“The Beach” (Maya Bay) is actually hidden behind two huge limestone “doors” which tower above you, hundreds of feet into the sky – it’s these which give it the unique look which is so recognisable from the film, but also shows how much protection it needs from the battering of the sea which is just outside.
Having taken almost an entire day getting from the (stunning) luxury of the Hansar resort in Koh Samui, we arrived at Laem Tong in Phi Phi pretty late in the evening. While it was a chore getting there (involving a car to the airport, flight, car from airport, ferry, long tail boat transfer) it wasn’t Phi Phi Don I was here to see – it was the smaller sibling, Phi Phi Leh which we the target for photography the next day. This is where Maya Beach is located – the set of the 2000 blockbuster “The Beach”, and I wanted to head there to see what I could capture as well as put my little “travel camera” – the S95 through its paces.
The hotel offered us a “tour” of 4 hours in a long tail boat, but given what I’d heard of the tourist situation (from around 8am, you can’t actually *see* the bay for the number of boats in it, all trying to get their glimpse of paradise), I chose to have a chat with one of the “Sea Gypsies” next door, who offered me a boat and two “crew” for the morning, on my terms rather than a guided tour.
Being at the northernmost tip of Phi Phi Don, I’d not recommend this location for anyone wanting to visit Phi Phi Le; it was a 45 minute trip just to *get* to the waters of the other island from up here, and I still wanted to beat the other tourist boats. “See you at 6:30 then!” was our parting joke – ouch, yes, it hurt to be up in time for this trip. In fairness though, 6:30am and there were “Tun” and his little helper “Keiko” fuelling up and getting the boat ready for our trip…
As you’ll see from those images, between fuelling and setting off, the weather changed quite dramatically – and by the time we passed others along the coast, it was clear a storm was coming in. Not great for a once in a lifetime chance to shoot Maya, but it did at least give me a chance to test the S95’s exposure handling in difficult light…!
So, almost an hour later and Phi Phi Leh was next to us – it’s an island made of sheer limestone, worn away at the bottom (at a rate of 1m per 5,000 years) presenting some unique landscapes. More worrying, however, is that from the west (where we’d come from) the sea was calm and no problem. The second we got out into open water to the east of the island, however (where the entrance to Maya Bay is located), WOW – those long tail boats suddenly feel very small, and this wasn’t even a big swell!
Still, we made it into Maya. And yes, the place is STUNNING. I can see why they chose it for the film in a heartbeat – and can only imagine how perfect it WAS before it became so famous. Sadly, the weather wasn’t being very kind to us, so we decided to walk to the other side of the island through a cutout to Sama Bay to take a look, and then go for a swim, all the time waiting for the weather to improve just slightly. It has to be said, even with the cloudy sky, the sea was a bright opal colour – but when that sky brightened up, the entire place came alive – and luckily for us it did, quickly, as within minutes of taking this photograph, there were 8 long tail boats and 2 tourist ferries in the bay!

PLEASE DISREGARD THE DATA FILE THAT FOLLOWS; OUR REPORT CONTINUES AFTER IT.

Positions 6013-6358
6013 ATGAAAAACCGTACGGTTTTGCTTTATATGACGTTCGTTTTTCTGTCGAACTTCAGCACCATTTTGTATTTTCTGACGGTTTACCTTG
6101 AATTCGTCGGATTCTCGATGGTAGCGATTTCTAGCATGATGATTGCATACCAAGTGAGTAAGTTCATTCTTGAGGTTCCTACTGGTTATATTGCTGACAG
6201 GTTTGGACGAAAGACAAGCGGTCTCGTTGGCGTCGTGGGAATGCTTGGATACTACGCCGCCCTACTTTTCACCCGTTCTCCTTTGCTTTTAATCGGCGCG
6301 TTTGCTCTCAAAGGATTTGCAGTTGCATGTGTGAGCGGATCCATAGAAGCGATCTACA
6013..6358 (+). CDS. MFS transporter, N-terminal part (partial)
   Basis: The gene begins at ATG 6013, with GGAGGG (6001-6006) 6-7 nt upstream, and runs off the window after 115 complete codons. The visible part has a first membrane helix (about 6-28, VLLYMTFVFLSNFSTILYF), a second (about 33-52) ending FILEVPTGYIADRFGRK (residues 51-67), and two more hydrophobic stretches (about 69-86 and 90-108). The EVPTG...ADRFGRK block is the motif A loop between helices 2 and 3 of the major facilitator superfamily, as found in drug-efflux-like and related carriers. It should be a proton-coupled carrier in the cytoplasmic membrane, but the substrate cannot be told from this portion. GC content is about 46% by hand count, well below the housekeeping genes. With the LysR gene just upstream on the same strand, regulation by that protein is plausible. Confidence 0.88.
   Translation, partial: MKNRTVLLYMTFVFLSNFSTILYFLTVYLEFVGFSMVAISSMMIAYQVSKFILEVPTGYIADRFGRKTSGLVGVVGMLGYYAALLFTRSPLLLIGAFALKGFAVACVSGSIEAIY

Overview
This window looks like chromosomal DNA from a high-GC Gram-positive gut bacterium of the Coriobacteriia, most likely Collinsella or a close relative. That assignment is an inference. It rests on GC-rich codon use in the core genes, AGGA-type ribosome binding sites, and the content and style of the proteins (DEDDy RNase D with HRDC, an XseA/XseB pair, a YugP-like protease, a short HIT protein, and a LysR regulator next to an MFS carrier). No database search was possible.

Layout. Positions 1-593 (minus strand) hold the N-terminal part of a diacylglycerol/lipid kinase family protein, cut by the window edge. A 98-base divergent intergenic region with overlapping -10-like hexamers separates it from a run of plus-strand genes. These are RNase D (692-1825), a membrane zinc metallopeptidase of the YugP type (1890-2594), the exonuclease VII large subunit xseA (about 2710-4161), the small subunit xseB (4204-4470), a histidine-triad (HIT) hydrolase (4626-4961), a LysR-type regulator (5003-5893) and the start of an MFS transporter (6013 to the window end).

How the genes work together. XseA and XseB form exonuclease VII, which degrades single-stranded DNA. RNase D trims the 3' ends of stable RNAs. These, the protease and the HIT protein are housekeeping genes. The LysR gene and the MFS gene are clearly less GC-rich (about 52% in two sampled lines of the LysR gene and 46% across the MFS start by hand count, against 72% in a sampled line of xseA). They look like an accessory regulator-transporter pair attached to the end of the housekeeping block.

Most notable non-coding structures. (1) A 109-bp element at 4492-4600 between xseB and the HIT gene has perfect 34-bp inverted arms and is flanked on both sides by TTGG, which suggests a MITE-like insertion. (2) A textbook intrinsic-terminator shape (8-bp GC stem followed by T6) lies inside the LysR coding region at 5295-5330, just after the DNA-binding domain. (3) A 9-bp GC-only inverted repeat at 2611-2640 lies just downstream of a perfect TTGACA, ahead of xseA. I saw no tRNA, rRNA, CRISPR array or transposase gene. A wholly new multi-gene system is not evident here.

As a friend of mine pointed out, it’s such a shame that SO many people can quickly make you want to leave one of the most beautiful places on earth – but I’m happy, I saw it, felt it and experienced it without the masses, even if only for a brief moment in time!
So, tourists “in pursuit” (it turns out they all follow around the island pretty quickly after hitting Maya Bay), we got out of there and headed to Sama Bay on the other side of the island for a quick look around. It’s SO shameful that a place this perfect is actually littered with trash now. Not on the beach itself, but in the forest areas – tons and tons of plastics, waste, bottles, the works – the tourists really have ruined what was once a paradise.
Sensing this, Tun decided to take us to “Pi Leh” to swim in an unspoiled lagoon. WOW, that made the trip even more worth it. Bright, clear, water, so warm it was like a bath, and not a soul there to race against or ruin it for us. From here, you could also really see the effect of the sea with the undercut of limestone over thousands of years.
And that was nearly it. Just time to take a quick look at “Viking Cave” on the way home – along with a quick stop for Tun and Keiko at a private beach before looking back at Phi Phi Leh from a distance.
It really is an incredible place, and the fact it remains virtually uninhabited is at least helping to keep it that way. That said, we, as tourists, really do seem to be trying to trash the island – my only hope is that it stays as beautiful as when I saw it this week for many more years to come, despite the human impact we’re so clearly having.
Next up, I REALLY have to get uploading some of my Bangkok and Koh Samui images soon – there are a few nice ones in that set too 🙂